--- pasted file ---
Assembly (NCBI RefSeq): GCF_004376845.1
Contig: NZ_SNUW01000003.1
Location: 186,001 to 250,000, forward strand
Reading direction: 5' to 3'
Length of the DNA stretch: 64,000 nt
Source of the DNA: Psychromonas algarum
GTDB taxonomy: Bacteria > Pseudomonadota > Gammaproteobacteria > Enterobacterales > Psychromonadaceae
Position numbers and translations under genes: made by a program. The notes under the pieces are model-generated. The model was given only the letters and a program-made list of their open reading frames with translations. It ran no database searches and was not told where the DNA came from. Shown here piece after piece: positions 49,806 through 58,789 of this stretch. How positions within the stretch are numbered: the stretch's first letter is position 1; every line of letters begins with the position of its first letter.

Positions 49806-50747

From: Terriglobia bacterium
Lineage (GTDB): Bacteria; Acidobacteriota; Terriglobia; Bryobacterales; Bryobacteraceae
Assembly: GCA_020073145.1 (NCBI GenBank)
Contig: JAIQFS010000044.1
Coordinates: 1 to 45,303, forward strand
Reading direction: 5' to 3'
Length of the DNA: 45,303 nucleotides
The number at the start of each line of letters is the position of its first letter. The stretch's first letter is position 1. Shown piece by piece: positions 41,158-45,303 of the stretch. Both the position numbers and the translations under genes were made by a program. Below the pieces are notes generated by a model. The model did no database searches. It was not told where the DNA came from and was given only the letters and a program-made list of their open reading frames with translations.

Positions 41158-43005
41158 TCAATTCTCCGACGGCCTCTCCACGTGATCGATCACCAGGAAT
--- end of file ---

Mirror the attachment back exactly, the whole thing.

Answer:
Assembly (NCBI RefSeq): GCF_004376845.1
Contig: NZ_SNUW01000003.1
Location: 186,001 to 250,000, forward strand
Reading direction: 5' to 3'
Length of the DNA stretch: 64,000 nt
Source of the DNA: Psychromonas algarum
GTDB taxonomy: Bacteria > Pseudomonadota > Gammaproteobacteria > Enterobacterales > Psychromonadaceae
Position numbers and translations under genes: made by a program. The notes under the pieces are model-generated. The model was given only the letters and a program-made list of their open reading frames with translations. It ran no database searches and was not told where the DNA came from. Shown here piece after piece: positions 49,806 through 58,789 of this stretch. How positions within the stretch are numbered: the stretch's first letter is position 1; every line of letters begins with the position of its first letter.

Positions 49806-50747

From: Terriglobia bacterium
Lineage (GTDB): Bacteria; Acidobacteriota; Terriglobia; Bryobacterales; Bryobacteraceae
Assembly: GCA_020073145.1 (NCBI GenBank)
Contig: JAIQFS010000044.1
Coordinates: 1 to 45,303, forward strand
Reading direction: 5' to 3'
Length of the DNA: 45,303 nucleotides
The number at the start of each line of letters is the position of its first letter. The stretch's first letter is position 1. Shown piece by piece: positions 41,158-45,303 of the stretch. Both the position numbers and the translations under genes were made by a program. Below the pieces are notes generated by a model. The model did no database searches. It was not told where the DNA came from and was given only the letters and a program-made list of their open reading frames with translations.

Positions 41158-43005
41158 TCAATTCTCCGACGGCCTCTCCACGTGATCGATCACCAGGAAT